Gifted to me by a friend, who was mostly captivated by the illustrations, this book is a wonderful reminder that stories of old do not always have to end the way they always did. Stories can be written; the past is not just something to dwell upon. ( )
  Xleptodactylous | Apr 7, 2015 |
Showing 1-5 of 156 (next | show all)
The book will intrigue, delight, and puzzle children. (Where did the pig go? What is he standing on? How did the wolf really eat the pig if he goes away? Why does it say so?). Wiesner’s tale turns back on itself to reveal its form, and to show that a story can be protean, metamorphic, and infinitely malleable. We have to co-construct it... But has something been lost? Fear, after all, has been drained completely away.
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First words
Once upon a time there were three pigs who went out into the world to seek their fortune.
The king was determined to own this treasure. So he sent his eldest son to slay the dragon and bring back the golden rose.
Many thanks for rescuing me, O brave and noble swine.
Last words
(Click to show. Warning: May contain spoilers.)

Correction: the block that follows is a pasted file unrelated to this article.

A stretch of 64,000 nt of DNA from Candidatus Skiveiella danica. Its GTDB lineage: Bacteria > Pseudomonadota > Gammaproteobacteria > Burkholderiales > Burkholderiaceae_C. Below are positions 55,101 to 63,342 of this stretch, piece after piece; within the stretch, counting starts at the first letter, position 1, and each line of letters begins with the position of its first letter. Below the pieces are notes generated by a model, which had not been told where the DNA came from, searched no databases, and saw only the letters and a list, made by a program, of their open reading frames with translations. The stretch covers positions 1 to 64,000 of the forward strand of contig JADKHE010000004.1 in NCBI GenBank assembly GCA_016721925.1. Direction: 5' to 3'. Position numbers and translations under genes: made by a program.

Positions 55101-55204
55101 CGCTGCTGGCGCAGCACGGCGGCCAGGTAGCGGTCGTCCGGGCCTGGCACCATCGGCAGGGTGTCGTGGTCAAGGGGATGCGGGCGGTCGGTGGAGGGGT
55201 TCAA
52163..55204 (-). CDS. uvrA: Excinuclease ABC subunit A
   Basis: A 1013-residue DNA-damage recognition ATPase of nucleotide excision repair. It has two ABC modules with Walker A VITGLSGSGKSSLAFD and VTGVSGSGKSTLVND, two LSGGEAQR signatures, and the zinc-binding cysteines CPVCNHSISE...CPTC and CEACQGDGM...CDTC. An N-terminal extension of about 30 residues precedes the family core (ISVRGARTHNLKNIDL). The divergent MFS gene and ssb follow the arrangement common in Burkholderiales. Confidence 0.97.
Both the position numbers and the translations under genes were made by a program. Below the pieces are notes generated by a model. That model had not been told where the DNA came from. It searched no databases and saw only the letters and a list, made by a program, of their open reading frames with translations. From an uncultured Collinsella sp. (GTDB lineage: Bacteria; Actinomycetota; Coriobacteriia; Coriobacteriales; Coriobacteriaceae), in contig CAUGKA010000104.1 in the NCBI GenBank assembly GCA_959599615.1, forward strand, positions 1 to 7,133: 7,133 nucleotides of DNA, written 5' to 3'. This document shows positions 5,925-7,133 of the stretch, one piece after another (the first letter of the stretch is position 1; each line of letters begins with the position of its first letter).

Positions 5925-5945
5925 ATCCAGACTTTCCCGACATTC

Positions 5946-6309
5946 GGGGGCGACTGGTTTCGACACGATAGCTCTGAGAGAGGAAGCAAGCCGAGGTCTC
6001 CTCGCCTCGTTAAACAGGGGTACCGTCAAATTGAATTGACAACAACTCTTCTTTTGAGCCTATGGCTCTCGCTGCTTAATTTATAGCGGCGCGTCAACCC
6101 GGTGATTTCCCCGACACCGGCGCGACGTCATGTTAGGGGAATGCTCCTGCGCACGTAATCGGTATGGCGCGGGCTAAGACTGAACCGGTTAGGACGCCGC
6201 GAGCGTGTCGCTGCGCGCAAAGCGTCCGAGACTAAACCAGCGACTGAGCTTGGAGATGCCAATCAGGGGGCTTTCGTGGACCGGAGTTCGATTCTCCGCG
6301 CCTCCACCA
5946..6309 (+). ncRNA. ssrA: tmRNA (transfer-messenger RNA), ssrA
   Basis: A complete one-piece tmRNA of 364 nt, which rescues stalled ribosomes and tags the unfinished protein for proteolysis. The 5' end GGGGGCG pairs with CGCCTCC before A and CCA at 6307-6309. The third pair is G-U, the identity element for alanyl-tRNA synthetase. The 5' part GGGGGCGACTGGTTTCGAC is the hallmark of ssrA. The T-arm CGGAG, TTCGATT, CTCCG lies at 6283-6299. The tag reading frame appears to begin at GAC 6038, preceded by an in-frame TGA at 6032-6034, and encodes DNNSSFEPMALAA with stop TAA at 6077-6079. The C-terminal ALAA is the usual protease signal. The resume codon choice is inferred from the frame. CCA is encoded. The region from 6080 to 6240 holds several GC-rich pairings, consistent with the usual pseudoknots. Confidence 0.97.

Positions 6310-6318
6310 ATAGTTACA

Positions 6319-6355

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References to this work on external resources.

Wikipedia in English (2)

Book description
This book has amazing illustrations and will gets students to see how things do not always have to go as planned.
Haiku summary

Amazon.com Amazon.com Review (ISBN 0618007016, Hardcover)

Once upon a time three pigs built three houses, out of straw, sticks, and bricks. Along came a wolf, who huffed and puffed... So, you think you know the rest? Think again. With David Wiesner at the helm, it's never safe to assume too much. When the wolf approaches the first house, for example, and blows it in, he somehow manages to blow the pig right out of the story frame. The text continues on schedule--"...and ate the pig up"--but the perplexed expression on the wolf's face as he looks in vain for his ham dinner is priceless. One by one, the pigs exit the fairy tale's border and set off on an adventure of their own. Folding a page of their own story into a paper airplane, the pigs fly off to visit other storybooks, rescuing about-to-be-slain dragons and luring the cat and the fiddle out of their nursery rhyme.

Wiesner, Caldecott Medal recipient for Tuesday, and Caldecott Honor winner for both Sector 7 and Free Fall, prefers not to wait around until pigs fly. He gives them wings (or paper airplanes) and sets them on their way! In his latest flight of fancy, Wiesner uses shifting illustration styles and fonts to startle complacent readers into an imaginary world even as they ponder the conventional structure of story. His trademark crafty humor and skewed perspectives will tickle readers pink (even the nonporcine variety)! (Ages 4 and older) --Emilie Coulter

(retrieved from Amazon Thu, 12 Mar 2015 18:22:32 -0400)

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The three pigs escape the wolf by going into another world where they meet the cat and the fiddle, the cow that jumped over the moon, and a dragon.

(summary from another edition)